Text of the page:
We arrived at the campsite to a note from Andy and Casey with a drawing of a bicycle, letting us know where they were. Hurrah! Dinner time came around and as we started to pull our kitchen out of the panniers, we got a surprise. Our kitchen wasn’t the biggest any more! A&C had three (yes, three) camp stoves (one was dying), a full spice rack, chopping board, colander, full-sized kitchen knives and big metal pans to prepare food in. It is hard to compete with two with years of experience in the industry. While eating, Joey arrived. Another Portlander! He was running late on his tour back to Portland and was trying to make up miles to get back in time for work.

This meant the share of the cost for the camping went down even further, as he paid his share in beer.

Day 250 – September 17 : “You’re not from round here”

We got up to a cold morning but the fog was moving away and letting the sun in. Everyone had a great sleep and never heard the racoon taking Joey’s panniers for a walk while emptying them all the way to the next door campsite.

Joey set off early, A&C left before us while we were still eating our breakfast. We had agreed if everything goes well we would meet at a campsite around 35 miles down the 101. A short day, but there weren’t any options further down unless you wanted to make it a very long day.

Outside one shop, where had our lunch, a car pulled up and the driver peered at us suspiciously. “You don’t look like you’re from round here” he said. And before I could respond “No, but you do!” he sped away shouting “You’ll be gone when the rain comes!”

As we were climbing up the hill out of Amanda Park we got flagged down by a lady in a car who told us that our friends had spotted us from the cafe she’d just left. She had therefore offered to relay the message to us that they were going to a campsite on Lake Quinault. Apparently our planned campsite had been closed for some time, so this sounded like a good option.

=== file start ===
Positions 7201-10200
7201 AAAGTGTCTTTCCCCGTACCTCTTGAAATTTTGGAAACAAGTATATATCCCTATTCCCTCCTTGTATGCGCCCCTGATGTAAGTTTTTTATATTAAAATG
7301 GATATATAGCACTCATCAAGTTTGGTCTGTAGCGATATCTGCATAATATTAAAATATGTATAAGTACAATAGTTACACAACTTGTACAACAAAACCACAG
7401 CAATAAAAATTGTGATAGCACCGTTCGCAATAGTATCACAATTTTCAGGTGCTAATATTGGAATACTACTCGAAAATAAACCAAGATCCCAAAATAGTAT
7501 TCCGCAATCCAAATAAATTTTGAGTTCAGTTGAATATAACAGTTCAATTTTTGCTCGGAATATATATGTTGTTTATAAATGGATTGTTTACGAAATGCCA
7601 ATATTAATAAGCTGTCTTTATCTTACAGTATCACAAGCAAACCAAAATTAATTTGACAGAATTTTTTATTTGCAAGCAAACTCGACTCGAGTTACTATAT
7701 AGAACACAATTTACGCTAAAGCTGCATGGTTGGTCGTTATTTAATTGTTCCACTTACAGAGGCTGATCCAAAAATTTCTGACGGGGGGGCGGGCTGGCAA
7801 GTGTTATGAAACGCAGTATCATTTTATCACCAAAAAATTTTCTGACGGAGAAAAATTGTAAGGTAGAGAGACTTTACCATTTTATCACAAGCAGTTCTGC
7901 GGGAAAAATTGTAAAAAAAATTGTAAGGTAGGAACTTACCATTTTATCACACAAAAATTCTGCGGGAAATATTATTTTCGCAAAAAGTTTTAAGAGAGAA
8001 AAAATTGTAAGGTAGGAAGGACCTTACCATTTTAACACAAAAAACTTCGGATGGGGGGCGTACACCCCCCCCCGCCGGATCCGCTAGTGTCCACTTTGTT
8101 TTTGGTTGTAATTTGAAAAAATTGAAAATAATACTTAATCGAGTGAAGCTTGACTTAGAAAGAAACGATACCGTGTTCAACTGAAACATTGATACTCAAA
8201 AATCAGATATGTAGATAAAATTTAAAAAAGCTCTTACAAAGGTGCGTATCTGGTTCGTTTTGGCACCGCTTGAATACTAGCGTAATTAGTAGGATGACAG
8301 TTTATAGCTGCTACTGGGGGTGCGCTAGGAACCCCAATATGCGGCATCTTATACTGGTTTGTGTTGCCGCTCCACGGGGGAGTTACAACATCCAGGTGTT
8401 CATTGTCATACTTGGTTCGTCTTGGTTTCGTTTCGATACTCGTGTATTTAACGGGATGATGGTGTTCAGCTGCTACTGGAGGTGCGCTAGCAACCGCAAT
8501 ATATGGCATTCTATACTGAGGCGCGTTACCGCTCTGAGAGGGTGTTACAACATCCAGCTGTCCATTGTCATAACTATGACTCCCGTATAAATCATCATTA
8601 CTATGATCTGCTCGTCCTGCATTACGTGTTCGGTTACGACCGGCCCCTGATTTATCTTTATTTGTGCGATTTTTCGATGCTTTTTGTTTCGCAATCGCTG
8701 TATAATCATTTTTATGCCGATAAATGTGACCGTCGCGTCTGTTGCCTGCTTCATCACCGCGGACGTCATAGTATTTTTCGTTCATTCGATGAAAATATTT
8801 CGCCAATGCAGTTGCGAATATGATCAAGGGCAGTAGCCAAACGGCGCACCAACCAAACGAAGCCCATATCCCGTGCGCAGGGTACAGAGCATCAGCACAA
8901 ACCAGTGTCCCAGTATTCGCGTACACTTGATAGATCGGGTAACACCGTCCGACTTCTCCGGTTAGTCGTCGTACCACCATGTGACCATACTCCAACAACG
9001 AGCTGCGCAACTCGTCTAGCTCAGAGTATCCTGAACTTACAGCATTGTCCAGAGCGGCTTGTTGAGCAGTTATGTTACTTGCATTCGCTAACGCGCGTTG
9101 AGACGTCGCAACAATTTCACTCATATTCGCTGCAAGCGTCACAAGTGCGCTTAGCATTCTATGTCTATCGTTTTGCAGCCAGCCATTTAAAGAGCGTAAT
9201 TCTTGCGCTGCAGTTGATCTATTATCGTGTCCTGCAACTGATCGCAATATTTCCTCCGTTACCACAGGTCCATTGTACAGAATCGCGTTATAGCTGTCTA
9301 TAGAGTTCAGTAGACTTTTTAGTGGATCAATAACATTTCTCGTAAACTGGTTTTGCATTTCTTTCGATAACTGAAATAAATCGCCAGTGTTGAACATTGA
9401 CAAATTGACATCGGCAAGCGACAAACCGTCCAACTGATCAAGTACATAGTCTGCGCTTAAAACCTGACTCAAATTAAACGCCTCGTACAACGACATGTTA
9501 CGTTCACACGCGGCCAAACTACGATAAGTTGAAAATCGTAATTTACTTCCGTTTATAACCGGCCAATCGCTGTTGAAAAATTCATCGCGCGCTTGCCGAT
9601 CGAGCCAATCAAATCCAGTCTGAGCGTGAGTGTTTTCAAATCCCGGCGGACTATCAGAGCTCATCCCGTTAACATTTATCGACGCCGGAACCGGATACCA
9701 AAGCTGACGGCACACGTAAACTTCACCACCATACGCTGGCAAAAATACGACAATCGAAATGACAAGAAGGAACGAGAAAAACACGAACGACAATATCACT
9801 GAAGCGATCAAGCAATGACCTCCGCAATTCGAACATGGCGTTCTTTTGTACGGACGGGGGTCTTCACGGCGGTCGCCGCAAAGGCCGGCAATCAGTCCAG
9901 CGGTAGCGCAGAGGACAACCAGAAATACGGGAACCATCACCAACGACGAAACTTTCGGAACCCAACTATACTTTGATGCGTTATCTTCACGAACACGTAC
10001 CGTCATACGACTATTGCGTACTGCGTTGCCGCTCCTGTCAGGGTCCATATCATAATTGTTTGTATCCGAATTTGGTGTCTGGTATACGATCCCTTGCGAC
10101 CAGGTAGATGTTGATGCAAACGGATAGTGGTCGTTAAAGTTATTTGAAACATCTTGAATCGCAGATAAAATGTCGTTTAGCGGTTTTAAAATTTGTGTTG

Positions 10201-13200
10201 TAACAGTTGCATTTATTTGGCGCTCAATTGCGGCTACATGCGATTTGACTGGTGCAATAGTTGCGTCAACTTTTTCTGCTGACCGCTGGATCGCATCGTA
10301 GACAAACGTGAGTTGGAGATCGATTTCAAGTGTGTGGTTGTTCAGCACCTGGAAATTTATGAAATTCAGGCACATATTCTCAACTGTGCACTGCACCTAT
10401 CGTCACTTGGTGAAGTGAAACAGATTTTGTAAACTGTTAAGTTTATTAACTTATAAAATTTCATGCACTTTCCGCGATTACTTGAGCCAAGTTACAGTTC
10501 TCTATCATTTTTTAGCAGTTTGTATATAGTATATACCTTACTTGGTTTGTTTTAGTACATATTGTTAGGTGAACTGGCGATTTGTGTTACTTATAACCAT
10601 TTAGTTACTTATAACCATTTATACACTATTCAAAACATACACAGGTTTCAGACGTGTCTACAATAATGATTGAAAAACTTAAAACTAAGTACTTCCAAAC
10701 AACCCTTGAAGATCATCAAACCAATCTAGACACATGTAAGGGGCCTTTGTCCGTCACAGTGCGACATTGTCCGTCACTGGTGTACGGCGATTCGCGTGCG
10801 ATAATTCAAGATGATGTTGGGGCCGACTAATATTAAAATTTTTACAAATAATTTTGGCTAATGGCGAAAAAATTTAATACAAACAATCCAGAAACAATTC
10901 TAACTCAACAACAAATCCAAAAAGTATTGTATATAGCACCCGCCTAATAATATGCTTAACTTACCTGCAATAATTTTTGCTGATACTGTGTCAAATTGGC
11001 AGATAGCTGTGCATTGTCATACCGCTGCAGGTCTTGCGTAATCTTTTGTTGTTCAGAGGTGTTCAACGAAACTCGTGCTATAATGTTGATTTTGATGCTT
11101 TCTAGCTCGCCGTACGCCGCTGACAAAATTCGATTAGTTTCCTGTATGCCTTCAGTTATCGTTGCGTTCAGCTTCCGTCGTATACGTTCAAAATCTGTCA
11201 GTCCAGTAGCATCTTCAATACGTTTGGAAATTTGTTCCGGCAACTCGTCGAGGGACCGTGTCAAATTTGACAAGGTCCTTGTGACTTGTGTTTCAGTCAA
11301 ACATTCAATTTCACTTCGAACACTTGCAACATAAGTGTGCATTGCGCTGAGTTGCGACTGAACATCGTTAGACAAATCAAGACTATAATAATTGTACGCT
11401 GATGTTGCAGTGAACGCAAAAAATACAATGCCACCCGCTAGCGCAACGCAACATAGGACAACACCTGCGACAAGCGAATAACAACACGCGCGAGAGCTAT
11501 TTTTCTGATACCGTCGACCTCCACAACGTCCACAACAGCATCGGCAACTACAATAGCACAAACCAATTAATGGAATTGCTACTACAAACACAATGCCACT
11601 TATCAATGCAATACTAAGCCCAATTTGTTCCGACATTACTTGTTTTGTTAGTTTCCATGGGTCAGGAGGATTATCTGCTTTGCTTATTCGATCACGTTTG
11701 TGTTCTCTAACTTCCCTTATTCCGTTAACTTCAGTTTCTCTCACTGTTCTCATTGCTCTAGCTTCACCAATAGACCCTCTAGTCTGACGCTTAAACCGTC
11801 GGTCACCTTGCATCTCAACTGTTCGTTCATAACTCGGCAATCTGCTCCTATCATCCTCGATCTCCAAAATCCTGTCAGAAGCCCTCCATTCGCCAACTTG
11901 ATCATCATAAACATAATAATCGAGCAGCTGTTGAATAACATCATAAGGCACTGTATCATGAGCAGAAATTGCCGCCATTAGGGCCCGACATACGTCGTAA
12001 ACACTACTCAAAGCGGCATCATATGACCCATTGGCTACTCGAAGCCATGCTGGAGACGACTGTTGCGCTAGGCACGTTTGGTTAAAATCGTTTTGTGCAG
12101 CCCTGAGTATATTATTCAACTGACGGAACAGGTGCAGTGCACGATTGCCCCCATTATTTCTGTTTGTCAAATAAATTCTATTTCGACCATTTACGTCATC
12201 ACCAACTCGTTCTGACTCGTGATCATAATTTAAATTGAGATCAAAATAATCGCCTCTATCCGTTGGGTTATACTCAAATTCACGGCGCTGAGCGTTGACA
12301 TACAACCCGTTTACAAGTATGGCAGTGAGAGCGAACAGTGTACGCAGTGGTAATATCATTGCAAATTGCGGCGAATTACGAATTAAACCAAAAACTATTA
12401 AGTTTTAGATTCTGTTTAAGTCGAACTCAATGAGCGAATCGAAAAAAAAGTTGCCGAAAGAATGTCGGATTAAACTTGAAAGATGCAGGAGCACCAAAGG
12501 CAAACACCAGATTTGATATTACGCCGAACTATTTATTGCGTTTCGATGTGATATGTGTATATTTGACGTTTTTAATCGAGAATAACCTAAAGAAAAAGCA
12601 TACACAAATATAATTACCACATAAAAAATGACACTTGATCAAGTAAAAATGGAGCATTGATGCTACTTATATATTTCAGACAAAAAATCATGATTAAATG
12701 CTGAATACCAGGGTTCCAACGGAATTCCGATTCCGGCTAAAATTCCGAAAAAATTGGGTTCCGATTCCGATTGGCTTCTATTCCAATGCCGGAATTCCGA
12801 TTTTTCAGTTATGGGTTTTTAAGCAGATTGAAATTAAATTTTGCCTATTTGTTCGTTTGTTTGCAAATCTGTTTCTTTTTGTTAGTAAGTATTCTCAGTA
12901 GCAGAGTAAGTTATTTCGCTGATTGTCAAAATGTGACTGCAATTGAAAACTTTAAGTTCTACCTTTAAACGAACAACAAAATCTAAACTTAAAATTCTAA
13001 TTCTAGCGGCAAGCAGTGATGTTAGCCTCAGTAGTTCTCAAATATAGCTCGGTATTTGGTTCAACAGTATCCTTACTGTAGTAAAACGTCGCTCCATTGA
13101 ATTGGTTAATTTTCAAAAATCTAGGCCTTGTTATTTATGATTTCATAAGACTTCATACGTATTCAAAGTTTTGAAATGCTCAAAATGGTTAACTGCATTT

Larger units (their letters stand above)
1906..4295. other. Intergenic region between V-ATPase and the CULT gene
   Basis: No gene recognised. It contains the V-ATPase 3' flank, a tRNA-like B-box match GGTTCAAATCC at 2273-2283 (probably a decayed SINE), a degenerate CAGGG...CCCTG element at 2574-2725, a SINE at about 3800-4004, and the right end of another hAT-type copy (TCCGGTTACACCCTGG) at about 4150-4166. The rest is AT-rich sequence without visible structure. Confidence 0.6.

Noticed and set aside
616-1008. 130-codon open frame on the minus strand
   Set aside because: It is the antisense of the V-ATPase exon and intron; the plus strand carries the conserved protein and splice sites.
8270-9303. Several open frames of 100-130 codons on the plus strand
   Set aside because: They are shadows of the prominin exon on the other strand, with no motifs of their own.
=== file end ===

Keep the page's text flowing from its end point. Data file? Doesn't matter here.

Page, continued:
We found A&C in a beautiful site overlooking the lake. And we shared the cost of camping again even if it meant a bit of a squeeze for our 5.5 metres long tent.

We also found the two couples we’d met a few days ago in Sequim Bay State Park, who were having a rest day before they pushed on south.

We had a much needed “wash” in the wonderful and not-too-cold lake, while admiring the mountains around us, before we cooked up dinner alongside our fellow cordon bleu camp chefs while enjoying the sunset.

Day 251 – September 18 : Bailing out

A&C were heading towards Elma and then Centralia to catch a train back to Portland and we were heading down highway 101 along the coast to Portland. So we bid farewell and they set off as we still were trying to get up and ready.

The 101 wasn’t too busy and in places the shoulder wasn’t very wide but you could be seen on the long straights. Though, after two days it was getting tiresome to have the massively big logging trucks come by with their loud noise and high speed every 20 minutes or so.

From what we have heard from others the next bit south back to Portland would be on busy logging roads and through farmland, so nothing spectacular. And then there were my knees which didn’t get any better. They were really in need of rest at this point. I feared that if we pushed on they would go beyond the point of no return and I would need much longer time off the bike.

So we decided to limp on to Aberdeen, another 15 miles, and grab a bus to somewhere we could get a train back to Portland. A few miles outside Aberdeen we found an excellent RV park where the staff were very nice and helpful and we had unlimited hot water for our showers. Bliss. Peli was even offered a hairdryer by a family in a big RV as they were concerned that she not get sick.